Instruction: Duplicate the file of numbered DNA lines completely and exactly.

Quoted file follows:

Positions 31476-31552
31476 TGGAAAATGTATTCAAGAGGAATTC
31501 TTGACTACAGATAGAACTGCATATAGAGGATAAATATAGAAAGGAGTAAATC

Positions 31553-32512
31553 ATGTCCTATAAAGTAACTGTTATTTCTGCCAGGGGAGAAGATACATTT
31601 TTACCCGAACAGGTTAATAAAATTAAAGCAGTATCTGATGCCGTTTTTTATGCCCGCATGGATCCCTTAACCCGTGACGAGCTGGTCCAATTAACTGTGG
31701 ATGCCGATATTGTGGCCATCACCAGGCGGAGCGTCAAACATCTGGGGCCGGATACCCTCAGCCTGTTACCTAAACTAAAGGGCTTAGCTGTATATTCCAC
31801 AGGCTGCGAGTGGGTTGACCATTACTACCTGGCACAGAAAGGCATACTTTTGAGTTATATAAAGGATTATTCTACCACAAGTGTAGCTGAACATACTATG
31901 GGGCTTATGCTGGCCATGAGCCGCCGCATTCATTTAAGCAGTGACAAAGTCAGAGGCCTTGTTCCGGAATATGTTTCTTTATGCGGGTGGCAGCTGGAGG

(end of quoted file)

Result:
Positions 31476-31552
31476 TGGAAAATGTATTCAAGAGGAATTC
31501 TTGACTACAGATAGAACTGCATATAGAGGATAAATATAGAAAGGAGTAAATC

Positions 31553-32512
31553 ATGTCCTATAAAGTAACTGTTATTTCTGCCAGGGGAGAAGATACATTT
31601 TTACCCGAACAGGTTAATAAAATTAAAGCAGTATCTGATGCCGTTTTTTATGCCCGCATGGATCCCTTAACCCGTGACGAGCTGGTCCAATTAACTGTGG
31701 ATGCCGATATTGTGGCCATCACCAGGCGGAGCGTCAAACATCTGGGGCCGGATACCCTCAGCCTGTTACCTAAACTAAAGGGCTTAGCTGTATATTCCAC
31801 AGGCTGCGAGTGGGTTGACCATTACTACCTGGCACAGAAAGGCATACTTTTGAGTTATATAAAGGATTATTCTACCACAAGTGTAGCTGAACATACTATG
31901 GGGCTTATGCTGGCCATGAGCCGCCGCATTCATTTAAGCAGTGACAAAGTCAGAGGCCTTGTTCCGGAATATGTTTCTTTATGCGGGTGGCAGCTGGAGG